*where to put interfacing on collars/collar stands without referring to instructions, etc.

    • Johanna August 18, 2017 at 9:02 am

      It’s comforting to hear I’m not alone in this! I wonder if one reason is that we don’t do the things often enough? Or as it for you, that the hiatus has made it hard to remember even though you done all this stuff many times before

  • Faye Lewis August 17, 2017 at 6:15 pm

    I’m so with you on 2 of the items on your list, the zipper and the buttons. I just never remember.

    • Johanna August 18, 2017 at 9:06 am

      Man can I ever relate, it’s hard! And to hear that such an experienced sewist such as you also struggle to remember that stuff, well that’s comforting 🙂

  • Kathy Zachry August 18, 2017 at 12:51 am

    This is dumb but I can’t remember which dial on my serger is for length and which is for width. I don’t have trouble with buttons – I just pretend I’m buttoning a shirt on myself and it comes naturally.

    • Johanna August 18, 2017 at 9:08 am

      You are not alone in this! I used to know that on my old Pfaff but on my newish Babylock I’m super confused, especially since one of the knobs has two parallel numbers and no visual clue on which is the width.

  • Tina August 18, 2017 at 8:29 am

    Hi Johanna! The fly follow the same rules as the buttons on a shirt, but jeans traditionally have always been treated as men’swear ( maybe except some very feminine or “mom” ones) so most women are most used to and comfortable with a “male fly.” So you’re right, feel free to use the one you prefer. Some people think its bad style to have the pant fly overlapping in the opposite direction of the blouse or jacket, but this is only in very formal or dressed-up situations. So next time you’re making a pant suit to wear at the Nobel party, keep this in mind 😉

    • Johanna August 18, 2017 at 9:11 am

      Hi Tina! Thank you for stopping by and sharing your expert tailoring knowledge! I had no idea it was considered bad form having the fly overlapping in the opposite direction. On the other hand, I’m usually not hanging at formal events like the Nobel party so I think I’m good 😀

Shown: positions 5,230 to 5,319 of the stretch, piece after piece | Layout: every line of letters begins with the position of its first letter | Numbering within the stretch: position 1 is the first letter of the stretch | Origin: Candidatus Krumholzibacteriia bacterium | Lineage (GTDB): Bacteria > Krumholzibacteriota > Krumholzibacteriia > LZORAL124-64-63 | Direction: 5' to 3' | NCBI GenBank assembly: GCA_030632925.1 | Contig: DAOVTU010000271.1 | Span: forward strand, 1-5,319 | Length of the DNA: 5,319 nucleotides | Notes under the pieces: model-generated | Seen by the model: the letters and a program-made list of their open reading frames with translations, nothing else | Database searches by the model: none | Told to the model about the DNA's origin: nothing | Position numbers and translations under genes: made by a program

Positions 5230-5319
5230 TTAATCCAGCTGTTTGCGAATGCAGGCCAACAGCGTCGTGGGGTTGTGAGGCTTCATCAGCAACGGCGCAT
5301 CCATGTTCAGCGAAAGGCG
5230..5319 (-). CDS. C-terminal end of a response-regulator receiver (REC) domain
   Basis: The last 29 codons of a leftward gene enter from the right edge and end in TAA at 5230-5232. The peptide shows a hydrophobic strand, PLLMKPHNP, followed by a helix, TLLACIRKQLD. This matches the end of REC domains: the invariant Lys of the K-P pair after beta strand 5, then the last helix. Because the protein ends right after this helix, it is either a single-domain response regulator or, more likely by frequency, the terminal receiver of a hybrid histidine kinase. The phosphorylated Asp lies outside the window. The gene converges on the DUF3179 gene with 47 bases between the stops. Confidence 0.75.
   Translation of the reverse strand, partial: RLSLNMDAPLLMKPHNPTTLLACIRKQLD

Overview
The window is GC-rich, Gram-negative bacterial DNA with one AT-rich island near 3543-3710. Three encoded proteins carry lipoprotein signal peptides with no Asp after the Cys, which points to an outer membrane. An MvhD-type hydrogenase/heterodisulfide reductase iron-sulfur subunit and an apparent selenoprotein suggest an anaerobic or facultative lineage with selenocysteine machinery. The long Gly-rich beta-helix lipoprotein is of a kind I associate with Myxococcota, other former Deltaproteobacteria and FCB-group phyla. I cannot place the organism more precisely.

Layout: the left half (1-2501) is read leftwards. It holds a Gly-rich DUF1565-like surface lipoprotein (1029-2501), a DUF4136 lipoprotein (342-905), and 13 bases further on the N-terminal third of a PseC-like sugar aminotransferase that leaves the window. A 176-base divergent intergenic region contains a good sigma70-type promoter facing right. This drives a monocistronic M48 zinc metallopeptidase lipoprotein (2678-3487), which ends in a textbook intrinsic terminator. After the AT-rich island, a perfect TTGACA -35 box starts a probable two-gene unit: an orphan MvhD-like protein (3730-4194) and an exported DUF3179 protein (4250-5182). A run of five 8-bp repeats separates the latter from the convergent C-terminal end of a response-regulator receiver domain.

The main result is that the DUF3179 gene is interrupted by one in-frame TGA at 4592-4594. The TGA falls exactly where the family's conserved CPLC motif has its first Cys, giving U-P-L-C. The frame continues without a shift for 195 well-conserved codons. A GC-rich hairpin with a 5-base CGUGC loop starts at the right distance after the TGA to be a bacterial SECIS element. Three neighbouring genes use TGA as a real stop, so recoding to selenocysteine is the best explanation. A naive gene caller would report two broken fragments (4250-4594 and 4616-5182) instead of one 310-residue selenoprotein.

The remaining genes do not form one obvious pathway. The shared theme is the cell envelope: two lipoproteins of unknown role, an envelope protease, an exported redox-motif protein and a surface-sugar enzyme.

• Sarah December 22, 2017 at 8:48 pm

        Not to mention, who is looking that closely at a person’s fly when attending a formal function, lol?

        • Johanna December 26, 2017 at 5:10 pm

          Lol, yes indeed! 😀

  • Jan Brown August 18, 2017 at 3:08 pm

    I’m getting better but I always repeat a mantra when putting a tower placket at the cuff end of a shirt. The tall tower goes to the widest part of the sleeve.

    • LinB August 18, 2017 at 4:21 pm

      I always have to look at David Page Coffin’s book on shirt making to get the tall side of the cuff placket correct. And which side of the fabrics go together before sewing, cutting, and turning. Have done enough plackets in my life that you’d think I could remember how they go together, but instead I have trained myself NOT to remember.

      • Johanna August 19, 2017 at 7:13 pm

        I’m the same with plackets. The Readers’s Digest Sewing book is always open when I’m making cuffs 🙂

    • Johanna August 19, 2017 at 7:12 pm

      That is a great mantra. The cuff placket is another thing I always have to consult a sewing book on!

  • Helena August 21, 2017 at 9:22 am

    For remembering which side buttons go on just think:

    Women are always right and men are left over

    Has helped me many times 🙂